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Dairy farm financial statements:

Understanding benchmarks


Never before has strong farm financial management been more important than it is today. Or as challenging. In addition to planning and monitoring all the moving parts of a farm's operations, knowing where you stand financially equips you to make the more informed business decisions. To help you do this, you need to understand and analyze your financial statements.

BDO's agriculture accountants are using standardized farm financial statements created to be more practical and useful for farms. They allow you to compare year-over-year results, to focus on what can be improved, dig into details and discuss plans for the future.

Benchmarking against results

What is benchmarking? It's the process of evaluating something against a standardized comparison. Our financial benchmarking tool for farm management looks at financial results over five years along with data from a regional client base.

BDO's financial benchmarking management tool was developed to provide guidance that supports financial statement analysis. Data is only as valuable as the decisions it enables. This is why our team strives to deliver the most relevant data that supports strategic future planning.

Once a benchmark is chosen for analysis, data is extracted to show results. Information is presented in charts with a chosen benchmark trend line to show the comparison. All charts can be shown as a percentage comparison, dollar per kilogram of yield or quota, or as a dollar-to-dollar comparison.

Understanding the farm financial statement

Originally, Dr. Larry Martin created the standardized statements as a way to do analysis for his CTEAM program at Agri-Food Management Excellence. He organized the farm financial statement on two principles:

  1. Managing operations is different from managing capital and finances, so it's organized to reflect those areas independently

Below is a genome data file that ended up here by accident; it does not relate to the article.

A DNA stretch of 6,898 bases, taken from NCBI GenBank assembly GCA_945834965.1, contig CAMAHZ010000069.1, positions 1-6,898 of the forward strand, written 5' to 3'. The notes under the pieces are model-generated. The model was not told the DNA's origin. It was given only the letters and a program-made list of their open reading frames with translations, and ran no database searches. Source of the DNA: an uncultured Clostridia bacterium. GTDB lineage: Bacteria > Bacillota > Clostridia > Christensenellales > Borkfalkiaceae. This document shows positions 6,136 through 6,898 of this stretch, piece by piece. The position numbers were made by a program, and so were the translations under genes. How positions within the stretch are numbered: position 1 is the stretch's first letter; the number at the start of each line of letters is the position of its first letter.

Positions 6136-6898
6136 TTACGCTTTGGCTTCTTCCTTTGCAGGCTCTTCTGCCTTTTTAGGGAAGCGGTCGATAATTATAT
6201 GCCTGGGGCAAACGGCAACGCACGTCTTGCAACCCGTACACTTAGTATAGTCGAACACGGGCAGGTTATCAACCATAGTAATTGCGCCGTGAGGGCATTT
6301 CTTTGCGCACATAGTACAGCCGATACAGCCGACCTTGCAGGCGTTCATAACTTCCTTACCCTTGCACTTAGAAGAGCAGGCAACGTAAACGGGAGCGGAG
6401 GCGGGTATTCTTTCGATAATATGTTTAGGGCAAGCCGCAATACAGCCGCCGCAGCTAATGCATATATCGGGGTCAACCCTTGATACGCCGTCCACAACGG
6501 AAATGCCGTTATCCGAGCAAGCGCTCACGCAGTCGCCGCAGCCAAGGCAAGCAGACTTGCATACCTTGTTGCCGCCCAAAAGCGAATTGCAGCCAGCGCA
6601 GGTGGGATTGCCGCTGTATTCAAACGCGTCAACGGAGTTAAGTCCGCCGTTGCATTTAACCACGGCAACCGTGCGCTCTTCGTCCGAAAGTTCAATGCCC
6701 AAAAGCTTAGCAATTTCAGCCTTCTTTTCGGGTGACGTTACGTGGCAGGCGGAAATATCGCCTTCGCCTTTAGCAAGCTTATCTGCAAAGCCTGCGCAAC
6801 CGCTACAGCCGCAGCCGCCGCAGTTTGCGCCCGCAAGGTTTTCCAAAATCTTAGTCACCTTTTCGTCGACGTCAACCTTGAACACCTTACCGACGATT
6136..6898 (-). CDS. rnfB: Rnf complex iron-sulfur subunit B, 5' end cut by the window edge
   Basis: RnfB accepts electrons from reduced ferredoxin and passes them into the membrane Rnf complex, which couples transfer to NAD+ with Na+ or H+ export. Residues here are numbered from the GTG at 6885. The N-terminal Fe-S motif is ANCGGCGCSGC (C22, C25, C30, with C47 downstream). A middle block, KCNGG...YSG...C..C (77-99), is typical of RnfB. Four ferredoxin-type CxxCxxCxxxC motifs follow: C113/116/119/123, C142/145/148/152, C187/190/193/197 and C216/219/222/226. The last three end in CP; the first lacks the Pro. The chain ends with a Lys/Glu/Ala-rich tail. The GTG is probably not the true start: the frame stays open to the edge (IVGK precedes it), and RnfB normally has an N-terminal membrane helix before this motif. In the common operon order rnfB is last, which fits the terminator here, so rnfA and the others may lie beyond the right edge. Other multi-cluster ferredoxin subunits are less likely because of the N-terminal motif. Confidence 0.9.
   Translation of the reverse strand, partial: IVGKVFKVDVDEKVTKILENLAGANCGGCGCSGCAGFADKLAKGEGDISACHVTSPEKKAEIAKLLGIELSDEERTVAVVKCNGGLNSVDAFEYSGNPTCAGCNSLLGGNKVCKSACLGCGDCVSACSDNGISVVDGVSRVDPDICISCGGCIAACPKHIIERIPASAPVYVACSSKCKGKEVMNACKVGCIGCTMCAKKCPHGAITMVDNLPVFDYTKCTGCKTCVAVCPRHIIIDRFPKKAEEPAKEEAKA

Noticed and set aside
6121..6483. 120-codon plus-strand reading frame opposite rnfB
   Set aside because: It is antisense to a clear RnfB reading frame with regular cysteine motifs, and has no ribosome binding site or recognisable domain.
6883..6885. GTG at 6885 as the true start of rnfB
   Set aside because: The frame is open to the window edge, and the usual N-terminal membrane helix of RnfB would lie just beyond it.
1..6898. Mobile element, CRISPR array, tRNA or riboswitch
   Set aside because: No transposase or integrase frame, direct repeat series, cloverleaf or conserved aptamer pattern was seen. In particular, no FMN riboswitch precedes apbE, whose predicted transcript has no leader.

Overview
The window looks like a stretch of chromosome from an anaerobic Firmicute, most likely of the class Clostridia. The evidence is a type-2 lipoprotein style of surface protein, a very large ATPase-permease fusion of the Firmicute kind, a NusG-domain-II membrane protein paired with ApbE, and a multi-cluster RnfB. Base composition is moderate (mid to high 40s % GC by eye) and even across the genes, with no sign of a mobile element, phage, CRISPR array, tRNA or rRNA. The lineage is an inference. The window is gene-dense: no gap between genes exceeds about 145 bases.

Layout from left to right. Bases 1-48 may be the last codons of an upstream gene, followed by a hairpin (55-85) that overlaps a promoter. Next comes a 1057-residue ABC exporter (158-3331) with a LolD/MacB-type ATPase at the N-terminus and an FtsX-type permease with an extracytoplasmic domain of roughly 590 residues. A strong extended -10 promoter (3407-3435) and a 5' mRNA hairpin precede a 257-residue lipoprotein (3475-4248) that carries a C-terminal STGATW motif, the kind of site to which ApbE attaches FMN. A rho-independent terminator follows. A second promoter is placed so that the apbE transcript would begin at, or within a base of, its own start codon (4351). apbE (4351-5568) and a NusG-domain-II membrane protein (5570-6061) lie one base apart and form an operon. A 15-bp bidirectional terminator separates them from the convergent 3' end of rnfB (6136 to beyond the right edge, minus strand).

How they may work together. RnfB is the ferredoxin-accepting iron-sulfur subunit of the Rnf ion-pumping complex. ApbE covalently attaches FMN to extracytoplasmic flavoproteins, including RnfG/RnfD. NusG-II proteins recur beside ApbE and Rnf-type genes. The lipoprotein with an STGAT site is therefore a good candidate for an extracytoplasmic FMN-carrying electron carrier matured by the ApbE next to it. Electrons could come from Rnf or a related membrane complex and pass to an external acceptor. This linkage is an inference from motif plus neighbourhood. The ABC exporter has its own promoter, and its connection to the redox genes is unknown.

2. All farms, no matter what commodities they produce, have five standard sets of costs

Items included as farm revenue

  • Sales from farm production
  • Gains/losses from legitimate hedging programs
  • Crop insurance payments
Does not include:
  • Government program payments (except crop insurance)
  • Earnings on investments
  • Gains/losses on disposals
  • Off-farm work
  • Other non-farm income

Cost category breakdown for financial statements

Five cost categories for farm financial statements are segmented within two types: costs for operating, and costs for financing.

Operating costs
  1. Cost of goods sold
  2. Direct operating expenses
  3. Overhead expenses
Financing costs
  1. Capital related costs
  2. Interest

Operating costs are based on the nature of agricultural production. This production encompasses converting raw materials into final products and using labor and equipment to produce and transport inputs and products.

Financing costs account for the annual cost of capital and interest.

  1. Cost of goods sold: Items farms buy to transform initial inputs into intermediate and final products. Examples include converting seeds, with the help of fertilizer, pesticides, etc. into forage, grain and produce. With livestock, this consists of transforming offspring of parent animals, with the help of feed, medicines, etc. into meat, eggs or dairy products.
  2. Direct operating expenses: Costs associated with activities directly involved in operations. These expenses include operational labor, fuel, custom work, repairs and maintenance, utilities, small tools and supplies, and transportation costs.
  3. Overhead expenses: Also referred to as fixed costs; costs not directly related to production and transportation. These include office and administrative expenses, advertising and promotion, staff salaries, insurance, and professional fees.